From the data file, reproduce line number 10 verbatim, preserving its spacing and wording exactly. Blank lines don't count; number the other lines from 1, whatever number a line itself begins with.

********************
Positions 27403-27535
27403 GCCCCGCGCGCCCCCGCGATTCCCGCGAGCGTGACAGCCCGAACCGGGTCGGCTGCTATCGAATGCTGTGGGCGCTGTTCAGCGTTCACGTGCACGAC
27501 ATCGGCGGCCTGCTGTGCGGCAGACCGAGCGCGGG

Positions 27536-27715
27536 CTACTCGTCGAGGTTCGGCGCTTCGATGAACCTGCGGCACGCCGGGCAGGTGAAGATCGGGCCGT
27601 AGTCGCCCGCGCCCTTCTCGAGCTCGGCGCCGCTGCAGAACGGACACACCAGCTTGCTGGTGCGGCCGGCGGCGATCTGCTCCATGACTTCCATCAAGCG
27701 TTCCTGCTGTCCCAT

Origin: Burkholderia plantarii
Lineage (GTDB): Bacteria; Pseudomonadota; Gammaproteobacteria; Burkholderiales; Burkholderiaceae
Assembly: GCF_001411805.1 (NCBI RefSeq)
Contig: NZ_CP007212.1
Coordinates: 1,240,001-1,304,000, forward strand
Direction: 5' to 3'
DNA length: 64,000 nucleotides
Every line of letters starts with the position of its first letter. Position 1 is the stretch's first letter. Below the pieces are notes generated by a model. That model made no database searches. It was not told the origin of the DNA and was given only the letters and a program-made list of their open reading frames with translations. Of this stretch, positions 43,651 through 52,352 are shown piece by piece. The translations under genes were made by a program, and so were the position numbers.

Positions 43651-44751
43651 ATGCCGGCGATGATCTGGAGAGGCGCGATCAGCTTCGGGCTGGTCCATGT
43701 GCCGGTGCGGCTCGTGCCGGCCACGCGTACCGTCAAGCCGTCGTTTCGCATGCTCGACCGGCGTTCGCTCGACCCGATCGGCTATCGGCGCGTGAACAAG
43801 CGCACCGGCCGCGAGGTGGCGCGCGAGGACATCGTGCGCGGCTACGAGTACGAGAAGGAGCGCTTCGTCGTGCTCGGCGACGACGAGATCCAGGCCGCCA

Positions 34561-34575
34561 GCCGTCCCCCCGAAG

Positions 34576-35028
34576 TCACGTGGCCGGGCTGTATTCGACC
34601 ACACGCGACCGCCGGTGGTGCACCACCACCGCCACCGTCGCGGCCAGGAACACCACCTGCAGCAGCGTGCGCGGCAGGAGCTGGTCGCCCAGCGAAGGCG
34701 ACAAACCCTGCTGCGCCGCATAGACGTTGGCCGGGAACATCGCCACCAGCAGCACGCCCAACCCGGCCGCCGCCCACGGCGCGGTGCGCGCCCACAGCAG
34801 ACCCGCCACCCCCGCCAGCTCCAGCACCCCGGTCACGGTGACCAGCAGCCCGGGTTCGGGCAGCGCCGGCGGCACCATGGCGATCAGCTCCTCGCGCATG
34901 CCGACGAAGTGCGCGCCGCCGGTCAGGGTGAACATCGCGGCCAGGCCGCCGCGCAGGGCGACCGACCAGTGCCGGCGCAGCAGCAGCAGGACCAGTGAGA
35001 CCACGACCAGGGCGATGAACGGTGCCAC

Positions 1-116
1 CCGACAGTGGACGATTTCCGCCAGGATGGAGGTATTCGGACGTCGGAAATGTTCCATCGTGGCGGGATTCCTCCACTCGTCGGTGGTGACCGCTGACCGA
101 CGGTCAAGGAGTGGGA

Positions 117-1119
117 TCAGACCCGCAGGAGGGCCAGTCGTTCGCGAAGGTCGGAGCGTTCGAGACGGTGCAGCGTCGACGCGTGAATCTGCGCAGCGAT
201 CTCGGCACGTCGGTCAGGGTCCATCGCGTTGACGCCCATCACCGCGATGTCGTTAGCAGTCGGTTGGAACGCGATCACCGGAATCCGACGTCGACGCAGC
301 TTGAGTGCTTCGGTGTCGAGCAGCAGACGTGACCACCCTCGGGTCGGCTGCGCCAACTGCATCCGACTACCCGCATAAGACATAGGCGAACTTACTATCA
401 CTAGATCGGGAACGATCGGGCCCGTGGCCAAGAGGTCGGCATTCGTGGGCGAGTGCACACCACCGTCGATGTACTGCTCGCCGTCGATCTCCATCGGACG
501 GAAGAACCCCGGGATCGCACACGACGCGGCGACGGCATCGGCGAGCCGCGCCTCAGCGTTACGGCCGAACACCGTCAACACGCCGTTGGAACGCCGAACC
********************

Assembly: GCF_001411805.1 (NCBI RefSeq)